Update September 2014

Hello, I am alive :) It’s been a while since I posted and a lot has happened.

My daughter was born two days after my last post – many sleepless nights since then!

My client work has become extremely busy. Projected to slow down through October and hopefully beyond. I’ve had enough of my client work. It’s easy money but time for money is the worst trade going. I’m going to take a solid break over December through New Year and then reduce my hours available for clients next year.

The trading bug is here to stay and I need to work this thing out. I am definitely making progress. No doubt about that. Here’s what’s happening my end with regards to trading.

Bund was really slow over May/June/Later? Got tired of wasting hours while it ranged 20 ticks. Became discouraged and felt that I needed a different style of trade better suited to my circumstances.

Have decided to split my finances in to three allotments. 1 – long term, 2 – short term discretionary, 3 – short term mechanical.

Long term is more traditional investment objectives. I realised that I’m always in a trade, whether I like it or not. Like most people, I get paid in a local currency, AUD, and then hold savings in a bank in that currency. The last few years this has been fine, AUD has been very strong on the back of China growth and global yield seekers. That story has begun to shift and AUD is not looking as solid as it once did. Therefore, I need to make conscious decisions about my savings. Hence the need for a long term account.

Short term discretionary account is where I play with ideas, and watch the market. The hours I spent watching the DOM were incredibly instructive and I believe has put me well ahead of the typical retail trader. To the point where I find it frustrating to talk to retail traders as most don’t understand the basics of the market auction mechanics. Anyway, the short term discretionary account is designed primarily to watch the market with trades in mind, and hopefully learn trades to a point where I can turn them in to mechanical systems.

Short term mechanical is where I build code to trade for me. At the very least I hope to have a system that screens markets and identifies markets in play to avoid the problem that I had watching the Bund for weeks doing nothing. At best, I hope to have a fully mechanical system. I’m going to start with the work from Ernie Chan’s books, and possibly Mark Fisher’s ACD system. I believe that I have a good understanding of the auction process and so hope to also build systems around the process such as fade consolidation ranges.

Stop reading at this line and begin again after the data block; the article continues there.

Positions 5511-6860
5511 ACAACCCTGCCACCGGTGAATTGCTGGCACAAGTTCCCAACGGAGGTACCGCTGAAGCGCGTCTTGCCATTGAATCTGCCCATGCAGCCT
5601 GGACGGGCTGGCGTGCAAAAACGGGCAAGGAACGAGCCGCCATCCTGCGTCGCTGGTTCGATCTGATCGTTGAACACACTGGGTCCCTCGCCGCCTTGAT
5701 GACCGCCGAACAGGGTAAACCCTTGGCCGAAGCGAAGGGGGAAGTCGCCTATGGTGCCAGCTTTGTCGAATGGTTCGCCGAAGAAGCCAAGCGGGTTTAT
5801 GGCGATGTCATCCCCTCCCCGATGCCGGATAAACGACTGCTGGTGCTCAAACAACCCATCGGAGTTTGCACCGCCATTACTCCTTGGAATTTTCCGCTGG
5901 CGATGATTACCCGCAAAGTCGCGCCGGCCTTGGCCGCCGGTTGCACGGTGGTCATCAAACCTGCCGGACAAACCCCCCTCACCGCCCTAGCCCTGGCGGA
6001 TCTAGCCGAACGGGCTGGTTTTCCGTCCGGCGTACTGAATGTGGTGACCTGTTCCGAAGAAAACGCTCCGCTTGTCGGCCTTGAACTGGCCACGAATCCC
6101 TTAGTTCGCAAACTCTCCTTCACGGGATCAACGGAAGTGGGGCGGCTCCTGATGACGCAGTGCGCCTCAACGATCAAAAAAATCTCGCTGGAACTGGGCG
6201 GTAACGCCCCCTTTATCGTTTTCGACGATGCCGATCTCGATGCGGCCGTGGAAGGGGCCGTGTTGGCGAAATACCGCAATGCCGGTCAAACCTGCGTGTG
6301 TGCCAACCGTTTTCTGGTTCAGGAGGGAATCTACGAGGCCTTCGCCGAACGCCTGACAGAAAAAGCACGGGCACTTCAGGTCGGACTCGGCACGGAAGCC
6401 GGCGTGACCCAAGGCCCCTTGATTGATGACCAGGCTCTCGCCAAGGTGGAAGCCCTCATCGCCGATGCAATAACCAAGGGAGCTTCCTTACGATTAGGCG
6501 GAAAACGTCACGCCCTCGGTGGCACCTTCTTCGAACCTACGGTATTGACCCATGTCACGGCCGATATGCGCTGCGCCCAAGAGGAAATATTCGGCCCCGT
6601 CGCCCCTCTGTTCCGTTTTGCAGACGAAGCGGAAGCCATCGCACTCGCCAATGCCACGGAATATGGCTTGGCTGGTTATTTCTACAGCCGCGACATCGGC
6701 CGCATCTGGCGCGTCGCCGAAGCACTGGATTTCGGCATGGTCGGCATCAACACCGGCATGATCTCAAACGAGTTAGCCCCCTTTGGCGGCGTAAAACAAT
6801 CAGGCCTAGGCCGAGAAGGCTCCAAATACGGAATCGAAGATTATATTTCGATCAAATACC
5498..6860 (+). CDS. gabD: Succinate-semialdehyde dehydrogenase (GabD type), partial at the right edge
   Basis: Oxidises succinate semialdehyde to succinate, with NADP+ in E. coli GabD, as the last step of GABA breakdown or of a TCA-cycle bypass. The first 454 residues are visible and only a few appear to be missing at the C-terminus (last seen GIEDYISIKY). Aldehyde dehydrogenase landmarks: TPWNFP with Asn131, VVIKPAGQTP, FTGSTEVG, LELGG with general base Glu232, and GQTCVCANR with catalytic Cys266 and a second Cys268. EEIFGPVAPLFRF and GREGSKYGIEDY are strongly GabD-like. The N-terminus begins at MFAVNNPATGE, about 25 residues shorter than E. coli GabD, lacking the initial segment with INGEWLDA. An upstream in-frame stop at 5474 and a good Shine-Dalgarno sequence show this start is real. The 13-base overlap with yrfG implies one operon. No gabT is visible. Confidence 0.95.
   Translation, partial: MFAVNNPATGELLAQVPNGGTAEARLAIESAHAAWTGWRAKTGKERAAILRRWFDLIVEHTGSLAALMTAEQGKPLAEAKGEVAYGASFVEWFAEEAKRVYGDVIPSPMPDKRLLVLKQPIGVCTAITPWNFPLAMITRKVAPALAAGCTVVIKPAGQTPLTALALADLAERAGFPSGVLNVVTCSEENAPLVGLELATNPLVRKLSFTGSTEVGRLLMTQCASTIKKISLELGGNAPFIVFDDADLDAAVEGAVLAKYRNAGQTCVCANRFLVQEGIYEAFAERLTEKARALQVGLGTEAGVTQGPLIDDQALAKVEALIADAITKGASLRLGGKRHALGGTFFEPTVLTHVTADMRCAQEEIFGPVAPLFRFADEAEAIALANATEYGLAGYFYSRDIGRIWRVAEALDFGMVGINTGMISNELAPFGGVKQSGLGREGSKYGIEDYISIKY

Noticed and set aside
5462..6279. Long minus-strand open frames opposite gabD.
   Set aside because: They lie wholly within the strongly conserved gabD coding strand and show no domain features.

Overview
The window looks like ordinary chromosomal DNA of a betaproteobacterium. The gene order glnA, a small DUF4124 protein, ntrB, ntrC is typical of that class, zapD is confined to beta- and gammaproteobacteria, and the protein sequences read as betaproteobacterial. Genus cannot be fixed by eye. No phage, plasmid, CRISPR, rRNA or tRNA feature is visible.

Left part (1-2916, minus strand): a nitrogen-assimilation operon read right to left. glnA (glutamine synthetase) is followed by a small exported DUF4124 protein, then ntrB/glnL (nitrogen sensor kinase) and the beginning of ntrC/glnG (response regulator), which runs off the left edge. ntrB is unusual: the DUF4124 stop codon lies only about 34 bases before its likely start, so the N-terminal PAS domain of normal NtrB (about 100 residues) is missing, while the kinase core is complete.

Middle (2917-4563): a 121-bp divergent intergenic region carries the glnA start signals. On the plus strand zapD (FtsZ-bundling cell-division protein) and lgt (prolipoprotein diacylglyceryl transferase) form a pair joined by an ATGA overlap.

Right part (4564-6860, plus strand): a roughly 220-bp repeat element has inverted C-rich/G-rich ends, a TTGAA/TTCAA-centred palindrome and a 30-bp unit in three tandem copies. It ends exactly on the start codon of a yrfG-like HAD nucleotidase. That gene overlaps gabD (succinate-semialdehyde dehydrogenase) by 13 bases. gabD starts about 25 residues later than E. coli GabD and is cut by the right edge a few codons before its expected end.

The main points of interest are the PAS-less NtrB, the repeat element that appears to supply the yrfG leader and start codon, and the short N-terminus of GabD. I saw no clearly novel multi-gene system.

To be honest, I’m a little conflicted. I like the style of the SMB prop traders from the book One Good Trade. They screen the market for stocks in play, and then discretionary trade them based on trades they have seen work in the past. This seems attainable given my circumstances. The alternative is mechanical trading which falls to my strength as a professional software developer, but seems to have a less certain outcome. I’ll probably pass on the mechanical stuff for the time being and see how the discretionary trading goes outright, as it’s something I can test fairly immediately.

Besides internal conflicts, I’ve also had issues simply getting the trading business up and running. Some of the biggest troubles I’ve had have been to procure data, organise a broker, select markets to trade, etc. All that stuff that is necessary to the business of trading but so elementary that it feels like it’s not really progress once solved. Unfortunately trading from Australia with a family presents many logistical challenges. The european market opens at 2pm/3pm, US market opens about 10pm. Way too late for me. Asian markets seems like the only discretionary market available for me. On top of that, I feel like I need to cast a wide net irrespective of the bucket shops, flakey data feeds, and half baked trading software that I may snag.

After much pain and Googling, I’ve decided to trade the Australian Stock Market (ASX) . My previous concern around equities has been the required capital, data/software availability, and commission costs. I’ve decided to use Turbo Trader for the data, and IG for CFD brokerage. The benefit of going through IG is generous margin to remove capital requirement concerns, and the ease of going long/short. They also have a really simple but useful REST API. Turbo Trader provide access to a JSON web API (aww yeah!) which is not documented on the site. I only found it by accident after emailing to ask about DDE/RTD access. Commission costs are OK, not as good as futures which means I won’t be scalping, but acceptable at about the cost of one tick round turn – or five times as expensive as trading the Bund.

A couple of notes of caution. I was about to sign up for PhoenixAI but their sign up form failed. Then I emailed support about the failure and didn’t receive a response. PhoenixAI has some neat features with DDE/RTD support, but in the end they didn’t seem too professional. An honorary mention goes to the Spark platform from Iguana2. I trialled Spark and it’s pretty nice. They definitely have a focus on day trading ASX/NZX. They also support DDE but come in at twice the cost of Turbo Trader and their web API is considerably more expensive. I think Iguana2 has a superior product, but it’s not the best fit for me right now. For the sake of being complete, I also came across the following platforms with live data and seemingly acceptable UI: BourseData, CMC, Commsec Iress.